Pakistans floods

Pakistans floods over 33 million affected

Widescale and an extreme weather event Pakistans floods are affecting the whole Country.

A new report by the World Weather Attribution consortium demonstrates the impact of global warming on flooding in Pakistan.

This programme is now available ON-Demand by visiting the Science in Action Page, it will be available until Thursday the 22nd of September. It will also be broadcast on Sunday the 18th of September in Phuket at 9:00 AM on 91.5 FM and 102.5 FM and Online via the Internet radio portals.

A consortium is helping to assess the link between humanitarian disasters and global change, faster than ever before.

More on this story and the Pakistans floods when BBC Urdu’s Riaz Sohail visited the region and tells us about the Pakistan floods and conditions in roadside camps and a hospital in the Dadu district.

Extreme Event Attribution Pakistans floods

The work, conducted by a team of statisticians, climate experts, and local weather experts, is part of an emerging field in science called Extreme Event Attribution, and can reliably provide assessments in the immediate aftermath of an extreme weather event. The report follows widescale flooding in Pakistan that has disrupted the lives of over 33 million people.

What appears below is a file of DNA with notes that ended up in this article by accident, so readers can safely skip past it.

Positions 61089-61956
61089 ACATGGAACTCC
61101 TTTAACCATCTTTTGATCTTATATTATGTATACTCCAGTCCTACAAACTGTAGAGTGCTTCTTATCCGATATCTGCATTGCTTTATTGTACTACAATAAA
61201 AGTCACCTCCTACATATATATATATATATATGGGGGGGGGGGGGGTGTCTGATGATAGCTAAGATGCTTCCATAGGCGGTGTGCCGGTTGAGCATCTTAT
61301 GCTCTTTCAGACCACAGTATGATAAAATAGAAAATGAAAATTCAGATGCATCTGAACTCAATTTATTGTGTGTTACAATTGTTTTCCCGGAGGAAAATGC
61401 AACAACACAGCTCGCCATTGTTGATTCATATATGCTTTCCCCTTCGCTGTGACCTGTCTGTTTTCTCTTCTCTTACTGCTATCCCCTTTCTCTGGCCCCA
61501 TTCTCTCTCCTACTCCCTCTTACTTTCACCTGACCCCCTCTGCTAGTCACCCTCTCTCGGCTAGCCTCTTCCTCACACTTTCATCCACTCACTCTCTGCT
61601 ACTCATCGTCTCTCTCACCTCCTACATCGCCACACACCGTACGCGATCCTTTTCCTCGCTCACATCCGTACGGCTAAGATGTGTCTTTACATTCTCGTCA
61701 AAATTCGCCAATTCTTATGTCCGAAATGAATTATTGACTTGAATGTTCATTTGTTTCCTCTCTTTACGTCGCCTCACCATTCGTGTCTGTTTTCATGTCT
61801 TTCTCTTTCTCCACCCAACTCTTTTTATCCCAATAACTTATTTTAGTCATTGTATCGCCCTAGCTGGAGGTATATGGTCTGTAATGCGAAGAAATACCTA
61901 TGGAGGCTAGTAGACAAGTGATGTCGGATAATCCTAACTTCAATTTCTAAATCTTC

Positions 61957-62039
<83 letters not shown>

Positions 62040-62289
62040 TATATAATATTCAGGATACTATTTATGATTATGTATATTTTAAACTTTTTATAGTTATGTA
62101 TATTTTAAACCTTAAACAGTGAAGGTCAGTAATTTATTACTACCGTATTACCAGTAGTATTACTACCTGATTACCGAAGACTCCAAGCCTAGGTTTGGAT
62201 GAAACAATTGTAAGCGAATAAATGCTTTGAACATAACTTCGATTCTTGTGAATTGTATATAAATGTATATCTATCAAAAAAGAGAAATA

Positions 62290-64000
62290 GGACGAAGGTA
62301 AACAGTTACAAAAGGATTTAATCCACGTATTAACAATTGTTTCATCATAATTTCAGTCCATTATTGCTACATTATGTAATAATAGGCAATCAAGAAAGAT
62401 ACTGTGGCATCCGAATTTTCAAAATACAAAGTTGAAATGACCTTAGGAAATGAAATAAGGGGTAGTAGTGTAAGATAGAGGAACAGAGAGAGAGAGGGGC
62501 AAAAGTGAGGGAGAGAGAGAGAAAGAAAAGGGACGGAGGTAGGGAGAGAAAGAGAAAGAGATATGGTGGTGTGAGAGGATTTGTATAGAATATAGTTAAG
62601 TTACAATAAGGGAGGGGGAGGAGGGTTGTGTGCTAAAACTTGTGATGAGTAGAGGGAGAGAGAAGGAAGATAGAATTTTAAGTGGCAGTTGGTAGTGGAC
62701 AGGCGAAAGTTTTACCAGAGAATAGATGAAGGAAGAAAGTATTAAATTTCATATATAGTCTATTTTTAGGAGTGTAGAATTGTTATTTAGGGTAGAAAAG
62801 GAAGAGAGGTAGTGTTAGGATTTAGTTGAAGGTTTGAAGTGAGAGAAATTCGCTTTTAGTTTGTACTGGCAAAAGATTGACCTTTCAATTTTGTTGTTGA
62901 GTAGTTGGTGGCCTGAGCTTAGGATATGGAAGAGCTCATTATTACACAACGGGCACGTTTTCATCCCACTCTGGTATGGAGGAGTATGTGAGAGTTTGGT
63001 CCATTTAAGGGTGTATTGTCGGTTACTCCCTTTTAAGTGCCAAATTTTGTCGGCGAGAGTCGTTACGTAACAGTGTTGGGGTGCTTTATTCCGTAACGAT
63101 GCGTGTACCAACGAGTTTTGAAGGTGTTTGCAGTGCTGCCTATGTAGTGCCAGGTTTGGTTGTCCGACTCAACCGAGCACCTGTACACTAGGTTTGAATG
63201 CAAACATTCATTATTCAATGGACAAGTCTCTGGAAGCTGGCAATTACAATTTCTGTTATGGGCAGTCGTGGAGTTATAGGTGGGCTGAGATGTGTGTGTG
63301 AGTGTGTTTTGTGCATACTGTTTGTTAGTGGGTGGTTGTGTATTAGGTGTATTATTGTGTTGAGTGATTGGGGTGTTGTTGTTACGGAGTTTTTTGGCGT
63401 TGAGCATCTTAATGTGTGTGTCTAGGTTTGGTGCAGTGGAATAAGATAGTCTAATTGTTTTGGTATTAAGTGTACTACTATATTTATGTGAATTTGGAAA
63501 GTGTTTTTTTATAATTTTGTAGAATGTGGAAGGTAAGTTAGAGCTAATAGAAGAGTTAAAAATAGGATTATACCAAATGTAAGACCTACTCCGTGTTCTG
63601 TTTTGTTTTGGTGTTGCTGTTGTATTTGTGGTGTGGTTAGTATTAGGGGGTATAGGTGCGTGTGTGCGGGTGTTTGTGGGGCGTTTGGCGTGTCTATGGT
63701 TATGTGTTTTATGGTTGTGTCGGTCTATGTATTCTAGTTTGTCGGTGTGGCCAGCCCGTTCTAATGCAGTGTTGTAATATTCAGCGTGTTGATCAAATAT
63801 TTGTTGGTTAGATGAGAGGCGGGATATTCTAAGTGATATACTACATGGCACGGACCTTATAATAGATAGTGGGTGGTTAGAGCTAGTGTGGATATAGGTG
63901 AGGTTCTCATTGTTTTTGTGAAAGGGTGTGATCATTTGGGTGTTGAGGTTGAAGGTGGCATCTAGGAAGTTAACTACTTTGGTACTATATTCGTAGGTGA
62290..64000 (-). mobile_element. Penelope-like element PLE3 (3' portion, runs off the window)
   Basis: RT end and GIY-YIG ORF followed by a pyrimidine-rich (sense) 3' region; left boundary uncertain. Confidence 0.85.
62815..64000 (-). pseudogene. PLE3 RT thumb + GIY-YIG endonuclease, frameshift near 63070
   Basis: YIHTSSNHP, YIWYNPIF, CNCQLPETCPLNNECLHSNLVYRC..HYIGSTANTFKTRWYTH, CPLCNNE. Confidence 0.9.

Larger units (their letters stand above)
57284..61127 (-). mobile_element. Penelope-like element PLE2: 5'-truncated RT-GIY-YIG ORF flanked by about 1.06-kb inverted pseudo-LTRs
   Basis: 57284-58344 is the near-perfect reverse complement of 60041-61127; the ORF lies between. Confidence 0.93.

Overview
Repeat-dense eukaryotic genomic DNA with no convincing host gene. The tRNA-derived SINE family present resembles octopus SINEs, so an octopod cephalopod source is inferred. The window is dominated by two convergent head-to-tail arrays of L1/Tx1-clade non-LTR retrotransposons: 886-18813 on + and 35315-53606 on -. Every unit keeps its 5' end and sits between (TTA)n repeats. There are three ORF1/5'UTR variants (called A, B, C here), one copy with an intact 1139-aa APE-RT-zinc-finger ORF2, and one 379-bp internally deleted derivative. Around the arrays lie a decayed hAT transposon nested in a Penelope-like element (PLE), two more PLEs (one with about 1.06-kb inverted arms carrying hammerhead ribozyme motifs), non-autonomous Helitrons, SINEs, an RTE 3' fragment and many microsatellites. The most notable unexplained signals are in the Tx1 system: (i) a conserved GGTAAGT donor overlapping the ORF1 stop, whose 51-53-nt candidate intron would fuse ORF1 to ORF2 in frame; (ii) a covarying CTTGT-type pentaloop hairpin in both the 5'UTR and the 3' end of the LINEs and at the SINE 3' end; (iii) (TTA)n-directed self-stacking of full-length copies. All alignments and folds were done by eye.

Dr. Friederike Otto from the Grantham Institute for Climate Change explains some of the network’s conclusions as to the causes behind this devastating flood. Can it all be down to climate change?

UPDATE: Six months on after the Pakistan flood what is now the worst flooding in Pakistan’s history, a medic in eastern Balochistan describes what he is seeing daily.

Top 10 Things to know about extreme event attribution.

Feel free to download the pdf here and learn more.

Also this week, we speak to Prof Oyewale Tomori of the African Centre of Excellence for Genomics of Infectious Diseases, who writes in this week’s journal Science about what he believes African countries’ role should be in response to the Monkeypox pandemic, and how future academic work in the area should be more homegrown.

Finally, psychologist Lynda Boothroyd talks us through a new study about how the arrival of television in people’s lives can help shape unhealthy and negative perceptions of body image.

The study, conducted in Nicaragua, amongst communities only recently connected to electricity supplies, is helping to show how the media could play a part in contributing to conditions like eating disorders.

Presenter: Roland Pease Producer: Alex Mansfield, Robbie Wojciechowski

(Image: Pakistani people move to a safer place due to flooding. Credit: Jan Ali Laghari/Anadolu Agency via Getty Images)

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